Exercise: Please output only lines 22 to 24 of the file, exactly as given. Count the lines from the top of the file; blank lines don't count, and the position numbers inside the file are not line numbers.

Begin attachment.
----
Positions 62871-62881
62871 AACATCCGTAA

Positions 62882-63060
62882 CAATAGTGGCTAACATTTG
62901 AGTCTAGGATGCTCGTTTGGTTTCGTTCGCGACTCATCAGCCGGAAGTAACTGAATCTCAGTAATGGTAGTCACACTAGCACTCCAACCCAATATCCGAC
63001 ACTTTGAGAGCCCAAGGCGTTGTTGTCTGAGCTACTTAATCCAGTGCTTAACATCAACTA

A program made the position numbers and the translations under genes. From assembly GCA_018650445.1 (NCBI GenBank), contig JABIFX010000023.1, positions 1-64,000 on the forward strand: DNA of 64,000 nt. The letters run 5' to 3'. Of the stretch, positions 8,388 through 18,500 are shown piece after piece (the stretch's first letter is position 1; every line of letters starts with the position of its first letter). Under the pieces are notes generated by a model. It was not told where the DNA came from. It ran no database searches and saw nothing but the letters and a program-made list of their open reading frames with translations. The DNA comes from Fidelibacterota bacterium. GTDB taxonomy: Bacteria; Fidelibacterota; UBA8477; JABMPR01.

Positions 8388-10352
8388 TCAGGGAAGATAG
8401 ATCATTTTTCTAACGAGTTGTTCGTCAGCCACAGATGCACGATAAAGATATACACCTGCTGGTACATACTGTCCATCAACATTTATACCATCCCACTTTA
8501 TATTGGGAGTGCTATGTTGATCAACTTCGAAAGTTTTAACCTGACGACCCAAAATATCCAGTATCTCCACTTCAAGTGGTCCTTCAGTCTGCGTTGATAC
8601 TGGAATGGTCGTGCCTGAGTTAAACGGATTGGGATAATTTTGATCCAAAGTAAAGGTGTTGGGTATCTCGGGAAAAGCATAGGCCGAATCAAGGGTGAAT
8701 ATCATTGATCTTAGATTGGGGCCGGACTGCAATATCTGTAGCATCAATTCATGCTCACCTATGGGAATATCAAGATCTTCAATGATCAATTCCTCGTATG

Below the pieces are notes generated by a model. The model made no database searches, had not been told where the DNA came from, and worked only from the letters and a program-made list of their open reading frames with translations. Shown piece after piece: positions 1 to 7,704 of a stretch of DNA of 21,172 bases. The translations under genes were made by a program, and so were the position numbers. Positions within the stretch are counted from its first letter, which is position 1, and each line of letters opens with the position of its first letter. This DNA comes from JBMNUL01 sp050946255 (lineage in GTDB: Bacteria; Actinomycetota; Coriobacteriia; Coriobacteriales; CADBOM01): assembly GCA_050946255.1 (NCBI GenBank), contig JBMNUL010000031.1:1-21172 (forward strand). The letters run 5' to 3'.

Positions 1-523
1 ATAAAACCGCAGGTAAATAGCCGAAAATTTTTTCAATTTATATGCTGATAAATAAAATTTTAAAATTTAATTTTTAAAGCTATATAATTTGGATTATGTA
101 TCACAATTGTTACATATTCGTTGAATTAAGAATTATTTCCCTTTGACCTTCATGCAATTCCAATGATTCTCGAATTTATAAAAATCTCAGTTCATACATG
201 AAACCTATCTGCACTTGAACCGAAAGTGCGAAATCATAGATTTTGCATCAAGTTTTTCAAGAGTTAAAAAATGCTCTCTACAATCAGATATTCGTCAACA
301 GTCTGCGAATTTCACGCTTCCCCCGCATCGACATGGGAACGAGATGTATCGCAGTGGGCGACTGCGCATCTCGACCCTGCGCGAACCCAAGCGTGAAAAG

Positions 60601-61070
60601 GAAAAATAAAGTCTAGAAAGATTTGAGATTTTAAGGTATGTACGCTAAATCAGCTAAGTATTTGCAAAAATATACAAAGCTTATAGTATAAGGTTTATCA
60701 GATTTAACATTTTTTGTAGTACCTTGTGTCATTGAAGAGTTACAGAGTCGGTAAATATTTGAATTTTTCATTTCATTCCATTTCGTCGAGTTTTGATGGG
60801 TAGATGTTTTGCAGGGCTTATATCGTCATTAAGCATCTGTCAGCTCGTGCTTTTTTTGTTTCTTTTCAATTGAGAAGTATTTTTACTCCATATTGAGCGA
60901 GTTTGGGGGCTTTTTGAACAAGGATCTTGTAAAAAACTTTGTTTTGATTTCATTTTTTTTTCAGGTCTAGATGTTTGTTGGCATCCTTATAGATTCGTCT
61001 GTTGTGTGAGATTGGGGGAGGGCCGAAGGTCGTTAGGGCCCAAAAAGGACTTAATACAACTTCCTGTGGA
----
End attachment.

60701 GATTTAACATTTTTTGTAGTACCTTGTGTCATTGAAGAGTTACAGAGTCGGTAAATATTTGAATTTTTCATTTCATTCCATTTCGTCGAGTTTTGATGGG
60801 TAGATGTTTTGCAGGGCTTATATCGTCATTAAGCATCTGTCAGCTCGTGCTTTTTTTGTTTCTTTTCAATTGAGAAGTATTTTTACTCCATATTGAGCGA
60901 GTTTGGGGGCTTTTTGAACAAGGATCTTGTAAAAAACTTTGTTTTGATTTCATTTTTTTTTCAGGTCTAGATGTTTGTTGGCATCCTTATAGATTCGTCT